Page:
Ever watched something amazing on television and wondered what everyone’s reaction to it was? In older times, people would have water cooler talk at the office to get those reactions, or people would have to be called individually.

With the development of social media, people can now react and then move on to the next thing. That is an incredible development for the big events that occur during the March Madness schedule.

It is one of the greatest events on the sports calendar because it takes 68 teams and places them in a bracket, and crowns a champion in three weeks’ time. That first weekend is particularly amazing because most games are scheduled 30 minutes after one another, and it leads to multiple games happening at once.

Scorebugs on the screen show if one game is closer than another, and it shows if there is an upset brewing. It is particularly great to see how people are reacting to the buzzer beaters, bracket busters, and Cinderella stories at a moment’s notice.

Here are other ways that social media plays a part in the March Madness buzz.

Content Creators

Most of the bigger college basketball programs have put together creative teams to churn on content specifically for social media. Whether those are long-form videos, instant highlights, or footage that takes fans behind the scenes.

It creates a valuable experience for fans, both the diehards and casuals, as some of that footage is from the locker room with a priceless reaction, a memorable end to a season, or a teary-eyed speech.

Other ways to generate content and engage fans are by creating graphics and photo galleries throughout the games. Statistical updates are other pieces that help engage an audience and can add to whatever conversations are happening.

Where Context Lives

Another element of being behind the scenes is where journalists are allowed to go and get comments from coaches and players of both teams. Being able to hear the explanations for key moments of the game gives fans needed context.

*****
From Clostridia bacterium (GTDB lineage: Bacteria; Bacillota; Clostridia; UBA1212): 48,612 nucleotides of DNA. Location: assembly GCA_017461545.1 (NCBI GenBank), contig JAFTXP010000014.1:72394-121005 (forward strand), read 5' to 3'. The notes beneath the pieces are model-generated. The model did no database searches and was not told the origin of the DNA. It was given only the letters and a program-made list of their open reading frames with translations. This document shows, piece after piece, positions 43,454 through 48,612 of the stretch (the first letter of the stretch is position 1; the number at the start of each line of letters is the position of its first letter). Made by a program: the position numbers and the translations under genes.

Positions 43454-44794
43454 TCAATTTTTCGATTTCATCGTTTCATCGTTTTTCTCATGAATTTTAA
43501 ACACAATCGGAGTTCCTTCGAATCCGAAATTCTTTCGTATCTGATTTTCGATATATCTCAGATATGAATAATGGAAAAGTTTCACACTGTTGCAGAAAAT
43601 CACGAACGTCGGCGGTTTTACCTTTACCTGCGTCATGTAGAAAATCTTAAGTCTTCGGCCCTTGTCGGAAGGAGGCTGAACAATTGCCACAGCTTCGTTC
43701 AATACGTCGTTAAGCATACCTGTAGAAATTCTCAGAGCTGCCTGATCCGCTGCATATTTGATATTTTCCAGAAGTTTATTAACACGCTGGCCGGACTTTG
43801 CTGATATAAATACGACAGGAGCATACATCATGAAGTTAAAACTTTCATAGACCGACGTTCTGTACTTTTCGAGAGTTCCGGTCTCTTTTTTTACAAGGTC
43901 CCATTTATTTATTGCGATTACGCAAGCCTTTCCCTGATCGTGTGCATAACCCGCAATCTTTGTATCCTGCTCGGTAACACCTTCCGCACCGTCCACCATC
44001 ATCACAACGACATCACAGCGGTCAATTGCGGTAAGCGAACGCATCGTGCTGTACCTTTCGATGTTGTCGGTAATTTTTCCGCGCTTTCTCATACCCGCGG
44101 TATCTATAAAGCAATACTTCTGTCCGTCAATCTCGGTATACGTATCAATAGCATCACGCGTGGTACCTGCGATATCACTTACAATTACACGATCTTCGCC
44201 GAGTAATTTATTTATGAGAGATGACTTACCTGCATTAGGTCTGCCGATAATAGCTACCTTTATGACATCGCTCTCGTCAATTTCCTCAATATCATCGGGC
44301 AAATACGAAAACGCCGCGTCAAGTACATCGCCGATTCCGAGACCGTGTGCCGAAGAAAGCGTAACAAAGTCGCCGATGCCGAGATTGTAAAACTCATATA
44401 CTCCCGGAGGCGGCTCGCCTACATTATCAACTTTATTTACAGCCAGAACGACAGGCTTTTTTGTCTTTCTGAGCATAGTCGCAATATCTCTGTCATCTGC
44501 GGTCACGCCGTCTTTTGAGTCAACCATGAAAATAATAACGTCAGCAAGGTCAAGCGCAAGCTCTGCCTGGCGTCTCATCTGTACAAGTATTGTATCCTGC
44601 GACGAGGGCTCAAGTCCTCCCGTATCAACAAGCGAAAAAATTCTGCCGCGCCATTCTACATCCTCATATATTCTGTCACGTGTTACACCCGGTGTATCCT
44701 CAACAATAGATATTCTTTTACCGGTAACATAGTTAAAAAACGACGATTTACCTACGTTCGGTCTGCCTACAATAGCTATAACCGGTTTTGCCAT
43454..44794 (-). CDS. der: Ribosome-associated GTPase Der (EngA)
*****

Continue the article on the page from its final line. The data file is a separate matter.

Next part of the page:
It also can create memorable moments when losing teams have their seniors reflect on their college careers. An exciting win can create an extra drama based on the emotions of a player who just hit a big shot and cemented a moment he will never forget.

The quickest way to get that feedback is by flipping on social media and finding the videos or quotes in the different tweets.

Meeting The Consumers

For brands, it is even more important to live on social media. While advertising packages can be looped in across all weekends and become expensive, an ad on social media can really target a different demographic.

But those same advertisers can run the 30-second commercial they normally would in a sponsored tweet or Instagram post, or Facebook post and potentially reach more people. The ability to share those posts and hit different regions or age groups are incredibly powerful and overlooked by so many.

There are different ways to market people, too. Whether that is creating videos with those teams and players or finding a way to have a spokesperson who is recognizable to the desired demographic, there are important elements to consider.

How Players Benefit

When name, image, and likeness legislation went into effect on July 1, 2021, it changed the game, particularly in the NCAA Tournament. Those players who hit iconic shots – think Valparaiso’s Bryce Drew draining a 3-pointer to beat Ole Miss – can then use those moments to profit off themselves.

Some players use that to their advantage and take a signature move or saying and put it on t-shirts, coffee mugs, and other sellable items. Others were able to appear at local businesses or for local businesses on social media.

When St. Peter’s went to the Elite Eight in 2022 after slaying giants Kentucky and Purdue, their players became instantly famous. Fans will remember Doug Edert, the mustached, floppy hair, and headband-wearing sharpshooter, for his antics.

They will also remember – at least some focused on business will remember – Edert appearing in a Buffalo Wild Wings commercial as the tournament went on. This was the perfect use of name, image, and likeness, and it carried forward on social media for a while.